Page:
विभागीय जाँच रिपोर्ट प्रस्तुत होने के पश्चात कर्मचारी को जाँच रिपोर्ट से असंतुष्ट होने पर उसको अपना पक्ष रखने का हक़ तथा कार्यवाही से पूर्व कारण बताओ नोटिस जारी करना होगा नियोक्ता को ।
natural justice की अवहेलना करके कार्यवाही नहीं की जा सकती ।
natural justice की अवहेलना करके कार्यवाही नहीं की जा सकती ।
HIGH COURT OF JUDICATURE AT ALLAHABAD
Chief Justice's Court AFR
Case :- SPECIAL APPEAL No. - 538 of 2015
Appellant :- Union Of India Thru. D.G. Railway Prot. And 2 Others
Respondent :- Ram Nagina Yadav
Counsel for Appellant :- Praveen Kumar Srivastava,A.K. Gaur
Counsel for Respondent :- Sanjay Kumar
Hon'ble Dr. Dhananjaya Yeshwant Chandrachud,Chief Justice
Hon'ble Yashwant Varma,J.
Hon'ble Yashwant Varma,J.
The Union of India and its officers in the Railway Protection Force are in this special appeal against the judgment of the learned Single Judge dated 29 April 2015 quashing and setting aside the orders of the disciplinary authority dismissing the respondent from service and the orders passed thereafter in appeal and revision.
The respondent was posted as a constable in the 2nd Battalion of the Railway Protection Special Force at Gorakhpur and was deployed for the maintenance of law and order at the State Police Station at Pakshi Vihar at Unnao. The allegation is that at about 13:30 hours on 4 November 1990, he was found to be in a state of intoxication. The Assistant Commandant of the 2nd Battalion placed the respondent under suspension on 7 November 1990. On 30 November 1990, a charge sheet was issued to him under Rule 153 of the Railway Protection Force Rules, 19871. On 1 November 1991, the respondent was subjected to the penalty of removal from service against which an appeal and revision were dismissed on 22 May 1992 and 15 March 1993 respectively.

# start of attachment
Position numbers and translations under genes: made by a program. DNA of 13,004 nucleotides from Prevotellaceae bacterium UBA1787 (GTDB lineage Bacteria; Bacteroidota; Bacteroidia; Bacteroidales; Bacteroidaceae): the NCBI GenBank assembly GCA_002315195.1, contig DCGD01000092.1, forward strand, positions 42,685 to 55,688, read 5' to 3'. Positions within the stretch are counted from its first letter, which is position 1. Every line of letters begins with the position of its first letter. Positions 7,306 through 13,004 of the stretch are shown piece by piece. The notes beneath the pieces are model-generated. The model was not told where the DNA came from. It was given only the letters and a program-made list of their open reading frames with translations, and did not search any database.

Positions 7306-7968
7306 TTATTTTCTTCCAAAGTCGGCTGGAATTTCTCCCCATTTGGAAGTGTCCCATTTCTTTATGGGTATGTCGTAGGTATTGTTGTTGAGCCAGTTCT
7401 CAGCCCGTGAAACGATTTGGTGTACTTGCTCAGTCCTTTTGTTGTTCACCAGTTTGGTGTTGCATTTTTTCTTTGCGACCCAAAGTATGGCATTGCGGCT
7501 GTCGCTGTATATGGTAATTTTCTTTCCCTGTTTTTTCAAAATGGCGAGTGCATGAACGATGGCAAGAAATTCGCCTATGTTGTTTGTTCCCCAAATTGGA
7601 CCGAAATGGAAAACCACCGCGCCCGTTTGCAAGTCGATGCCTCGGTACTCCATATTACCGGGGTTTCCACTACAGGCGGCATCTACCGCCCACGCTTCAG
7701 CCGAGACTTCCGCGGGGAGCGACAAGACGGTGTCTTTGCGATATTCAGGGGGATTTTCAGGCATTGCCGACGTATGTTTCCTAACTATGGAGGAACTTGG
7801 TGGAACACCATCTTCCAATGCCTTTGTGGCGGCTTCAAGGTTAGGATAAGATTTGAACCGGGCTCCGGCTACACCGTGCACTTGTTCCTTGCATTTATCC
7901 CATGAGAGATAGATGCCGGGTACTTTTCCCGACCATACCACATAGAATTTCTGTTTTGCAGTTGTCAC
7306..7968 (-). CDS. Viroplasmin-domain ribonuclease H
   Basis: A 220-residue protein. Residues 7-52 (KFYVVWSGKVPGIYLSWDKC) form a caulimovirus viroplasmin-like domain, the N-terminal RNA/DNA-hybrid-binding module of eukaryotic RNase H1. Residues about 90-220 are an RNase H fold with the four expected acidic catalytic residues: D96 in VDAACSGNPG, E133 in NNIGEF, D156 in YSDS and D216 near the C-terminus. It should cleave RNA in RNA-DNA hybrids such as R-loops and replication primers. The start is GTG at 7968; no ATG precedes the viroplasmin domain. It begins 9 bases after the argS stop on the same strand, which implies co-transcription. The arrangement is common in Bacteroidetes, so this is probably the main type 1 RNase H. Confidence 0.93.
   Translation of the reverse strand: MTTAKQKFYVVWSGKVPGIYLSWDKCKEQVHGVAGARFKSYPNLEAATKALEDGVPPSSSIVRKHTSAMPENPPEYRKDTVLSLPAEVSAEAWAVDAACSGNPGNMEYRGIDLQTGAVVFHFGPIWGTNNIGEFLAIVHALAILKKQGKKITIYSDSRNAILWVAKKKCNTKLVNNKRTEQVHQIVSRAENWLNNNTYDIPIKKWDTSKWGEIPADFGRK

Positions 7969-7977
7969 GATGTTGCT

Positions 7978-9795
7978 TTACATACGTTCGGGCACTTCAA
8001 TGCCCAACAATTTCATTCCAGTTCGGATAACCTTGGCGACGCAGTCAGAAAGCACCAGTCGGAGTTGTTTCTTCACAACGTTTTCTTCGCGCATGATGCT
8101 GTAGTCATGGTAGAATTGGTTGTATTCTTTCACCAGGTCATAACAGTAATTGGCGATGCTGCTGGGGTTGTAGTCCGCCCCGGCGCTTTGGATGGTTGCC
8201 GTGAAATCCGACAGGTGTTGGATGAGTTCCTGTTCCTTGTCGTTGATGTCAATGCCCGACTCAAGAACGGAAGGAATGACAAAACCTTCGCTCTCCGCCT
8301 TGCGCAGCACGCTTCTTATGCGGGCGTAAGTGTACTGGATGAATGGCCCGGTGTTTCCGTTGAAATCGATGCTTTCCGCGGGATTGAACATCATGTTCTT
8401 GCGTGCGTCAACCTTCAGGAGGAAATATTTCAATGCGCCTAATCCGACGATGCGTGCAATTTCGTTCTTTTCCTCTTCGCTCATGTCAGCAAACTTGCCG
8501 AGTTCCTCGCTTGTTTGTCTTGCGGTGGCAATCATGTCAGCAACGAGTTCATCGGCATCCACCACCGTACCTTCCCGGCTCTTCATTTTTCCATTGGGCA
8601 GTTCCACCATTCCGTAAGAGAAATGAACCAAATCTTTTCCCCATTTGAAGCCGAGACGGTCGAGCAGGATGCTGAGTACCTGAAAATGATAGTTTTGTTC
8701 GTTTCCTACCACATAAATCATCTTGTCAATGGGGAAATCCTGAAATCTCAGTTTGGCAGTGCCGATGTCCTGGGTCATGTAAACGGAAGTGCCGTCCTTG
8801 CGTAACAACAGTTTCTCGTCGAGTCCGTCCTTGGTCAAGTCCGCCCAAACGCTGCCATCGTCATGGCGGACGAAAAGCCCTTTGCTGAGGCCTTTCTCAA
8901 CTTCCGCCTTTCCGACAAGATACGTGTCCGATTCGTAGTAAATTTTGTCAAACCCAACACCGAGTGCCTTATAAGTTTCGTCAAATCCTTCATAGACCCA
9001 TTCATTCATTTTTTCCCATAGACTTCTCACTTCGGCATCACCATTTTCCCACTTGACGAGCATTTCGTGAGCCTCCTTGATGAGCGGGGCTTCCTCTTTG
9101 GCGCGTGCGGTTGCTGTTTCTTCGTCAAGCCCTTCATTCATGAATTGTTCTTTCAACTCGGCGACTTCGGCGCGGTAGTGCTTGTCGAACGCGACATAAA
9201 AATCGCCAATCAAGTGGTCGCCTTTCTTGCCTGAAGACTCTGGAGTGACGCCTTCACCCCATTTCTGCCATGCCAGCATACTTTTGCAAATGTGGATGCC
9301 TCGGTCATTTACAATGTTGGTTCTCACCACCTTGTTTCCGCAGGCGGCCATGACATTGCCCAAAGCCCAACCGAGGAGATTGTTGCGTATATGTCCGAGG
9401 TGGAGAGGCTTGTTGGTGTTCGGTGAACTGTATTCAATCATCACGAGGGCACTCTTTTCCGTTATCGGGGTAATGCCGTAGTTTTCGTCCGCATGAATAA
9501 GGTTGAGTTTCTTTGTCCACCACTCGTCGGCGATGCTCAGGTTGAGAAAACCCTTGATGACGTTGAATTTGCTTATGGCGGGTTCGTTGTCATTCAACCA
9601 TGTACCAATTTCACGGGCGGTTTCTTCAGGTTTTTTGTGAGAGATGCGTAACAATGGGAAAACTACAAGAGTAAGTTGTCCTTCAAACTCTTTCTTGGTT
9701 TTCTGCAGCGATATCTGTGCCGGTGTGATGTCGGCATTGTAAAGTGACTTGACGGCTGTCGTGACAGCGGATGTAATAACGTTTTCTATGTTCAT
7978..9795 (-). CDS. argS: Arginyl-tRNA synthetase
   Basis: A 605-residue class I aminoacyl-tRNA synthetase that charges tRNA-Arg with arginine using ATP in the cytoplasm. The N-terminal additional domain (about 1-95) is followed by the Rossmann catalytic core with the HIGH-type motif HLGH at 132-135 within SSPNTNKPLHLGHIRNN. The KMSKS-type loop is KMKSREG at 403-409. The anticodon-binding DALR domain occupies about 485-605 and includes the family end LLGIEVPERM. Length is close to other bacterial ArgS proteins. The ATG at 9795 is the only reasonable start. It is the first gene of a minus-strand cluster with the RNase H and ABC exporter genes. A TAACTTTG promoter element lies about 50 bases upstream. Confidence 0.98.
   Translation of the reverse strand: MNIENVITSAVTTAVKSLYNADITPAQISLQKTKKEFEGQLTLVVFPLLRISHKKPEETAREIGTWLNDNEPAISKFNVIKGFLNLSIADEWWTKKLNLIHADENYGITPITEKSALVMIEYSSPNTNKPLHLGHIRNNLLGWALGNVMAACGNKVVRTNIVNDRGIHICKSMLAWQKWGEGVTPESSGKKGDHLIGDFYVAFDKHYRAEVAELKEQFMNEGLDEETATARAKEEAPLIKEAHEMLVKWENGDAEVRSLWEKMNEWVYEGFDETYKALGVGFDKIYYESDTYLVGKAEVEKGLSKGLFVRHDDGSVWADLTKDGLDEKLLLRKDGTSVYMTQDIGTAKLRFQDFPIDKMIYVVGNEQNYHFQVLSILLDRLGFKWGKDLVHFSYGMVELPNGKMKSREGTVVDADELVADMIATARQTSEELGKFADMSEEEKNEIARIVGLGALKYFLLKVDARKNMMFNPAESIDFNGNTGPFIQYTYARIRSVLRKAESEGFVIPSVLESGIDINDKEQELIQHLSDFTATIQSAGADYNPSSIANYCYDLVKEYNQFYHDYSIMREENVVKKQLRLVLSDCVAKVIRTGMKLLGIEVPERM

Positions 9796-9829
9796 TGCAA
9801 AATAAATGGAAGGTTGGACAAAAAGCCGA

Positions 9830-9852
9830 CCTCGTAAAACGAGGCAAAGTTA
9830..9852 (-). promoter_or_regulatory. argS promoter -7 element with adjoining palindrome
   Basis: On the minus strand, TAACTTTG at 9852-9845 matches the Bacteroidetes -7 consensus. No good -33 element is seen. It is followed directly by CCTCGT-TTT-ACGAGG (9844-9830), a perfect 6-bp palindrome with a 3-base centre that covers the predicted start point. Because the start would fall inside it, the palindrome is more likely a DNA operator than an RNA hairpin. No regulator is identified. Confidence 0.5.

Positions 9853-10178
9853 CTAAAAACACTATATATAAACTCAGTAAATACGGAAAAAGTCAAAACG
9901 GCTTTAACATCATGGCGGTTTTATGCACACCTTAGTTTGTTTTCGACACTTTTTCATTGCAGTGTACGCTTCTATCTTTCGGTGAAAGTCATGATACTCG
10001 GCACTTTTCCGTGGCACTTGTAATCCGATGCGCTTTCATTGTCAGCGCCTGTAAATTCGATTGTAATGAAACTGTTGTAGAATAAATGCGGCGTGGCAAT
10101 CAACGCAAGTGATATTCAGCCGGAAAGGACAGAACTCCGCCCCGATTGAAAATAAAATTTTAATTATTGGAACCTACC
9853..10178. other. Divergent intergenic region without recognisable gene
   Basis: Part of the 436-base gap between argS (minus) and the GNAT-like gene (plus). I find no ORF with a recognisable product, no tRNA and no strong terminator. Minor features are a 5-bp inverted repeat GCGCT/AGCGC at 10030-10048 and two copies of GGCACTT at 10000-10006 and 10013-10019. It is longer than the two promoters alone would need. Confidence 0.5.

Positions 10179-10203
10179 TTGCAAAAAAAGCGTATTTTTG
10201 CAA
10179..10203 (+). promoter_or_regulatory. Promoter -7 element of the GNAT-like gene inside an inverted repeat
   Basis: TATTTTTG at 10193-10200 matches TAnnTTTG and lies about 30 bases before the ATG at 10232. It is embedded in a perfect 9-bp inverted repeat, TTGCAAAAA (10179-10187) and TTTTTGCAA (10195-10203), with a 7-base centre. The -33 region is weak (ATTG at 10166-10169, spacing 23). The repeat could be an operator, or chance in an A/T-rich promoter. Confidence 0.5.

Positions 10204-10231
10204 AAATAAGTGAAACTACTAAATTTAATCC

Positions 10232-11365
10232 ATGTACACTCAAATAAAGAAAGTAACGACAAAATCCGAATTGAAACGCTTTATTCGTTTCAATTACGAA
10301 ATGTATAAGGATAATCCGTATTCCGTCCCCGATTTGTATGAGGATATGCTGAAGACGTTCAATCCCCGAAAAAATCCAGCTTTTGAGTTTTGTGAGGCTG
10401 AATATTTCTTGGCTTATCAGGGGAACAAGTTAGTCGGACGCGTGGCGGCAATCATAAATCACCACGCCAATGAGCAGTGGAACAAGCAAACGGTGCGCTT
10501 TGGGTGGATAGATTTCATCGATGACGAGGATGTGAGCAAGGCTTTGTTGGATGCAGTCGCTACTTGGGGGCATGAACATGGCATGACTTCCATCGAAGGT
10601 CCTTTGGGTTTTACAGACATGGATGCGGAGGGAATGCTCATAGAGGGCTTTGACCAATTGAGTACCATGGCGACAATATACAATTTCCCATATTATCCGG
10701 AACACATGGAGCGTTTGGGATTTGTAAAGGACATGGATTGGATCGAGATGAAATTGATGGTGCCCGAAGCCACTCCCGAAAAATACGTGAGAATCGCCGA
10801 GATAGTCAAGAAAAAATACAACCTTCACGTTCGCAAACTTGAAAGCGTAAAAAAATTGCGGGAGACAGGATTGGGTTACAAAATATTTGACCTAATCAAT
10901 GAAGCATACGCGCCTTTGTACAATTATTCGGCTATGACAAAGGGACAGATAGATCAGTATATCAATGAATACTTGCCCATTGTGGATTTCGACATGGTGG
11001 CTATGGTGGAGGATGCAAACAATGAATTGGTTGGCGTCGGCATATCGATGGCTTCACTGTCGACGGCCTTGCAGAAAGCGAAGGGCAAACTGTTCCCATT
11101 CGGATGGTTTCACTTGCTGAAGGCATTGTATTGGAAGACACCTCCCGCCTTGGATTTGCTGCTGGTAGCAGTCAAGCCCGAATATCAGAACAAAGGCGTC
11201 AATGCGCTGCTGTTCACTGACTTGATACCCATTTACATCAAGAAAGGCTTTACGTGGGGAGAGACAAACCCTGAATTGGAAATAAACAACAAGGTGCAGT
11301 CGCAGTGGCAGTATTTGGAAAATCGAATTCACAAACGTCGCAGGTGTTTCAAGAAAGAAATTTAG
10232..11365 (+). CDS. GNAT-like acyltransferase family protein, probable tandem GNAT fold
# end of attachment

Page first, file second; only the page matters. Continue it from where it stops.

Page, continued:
The respondent filed two writ petitions in order to challenge the order of removal and the orders passed by the appellate and revisional authorities. The writ petition challenging the order of removal and the appellate and revisional orders was allowed by setting aside the penalty imposed upon the respondent. The learned Single Judge noted that there were several defects in the inquiry, including the following :
(i) Neither the report of the Enquiry Officer nor the report of the disciplinary authority established that the respondent was on duty at the time when he was alleged to be found in a state of intoxication;
(ii) In the course of the inquiry report, statements recorded in the preliminary inquiry were relied upon;
(iii) Evidence in the cross examination was not discussed; and
(iv) A copy of the inquiry report was not supplied to the respondent and the same was furnished to him along with the punishment order as a result of which he had been deprived of his right of submitting a response thereto.
In this view of the matter, the learned Single Judge came to the conclusion that there had been a breach of the principles of natural justice. The learned Single Judge noted that after the Enquiry Officer had been changed, the inquiry should have begun de novo. While allowing the writ petition, the learned Single Judge granted liberty to the authorities to place the respondent under suspension and to conduct the inquiry from the stage of examination of the prosecution witnesses. The question in regard to backwages and other consequential benefits from the date of dismissal to the date of reinstatement was left to be decided by the authorities in accordance with the provisions of the Rules. Reinstatement was granted.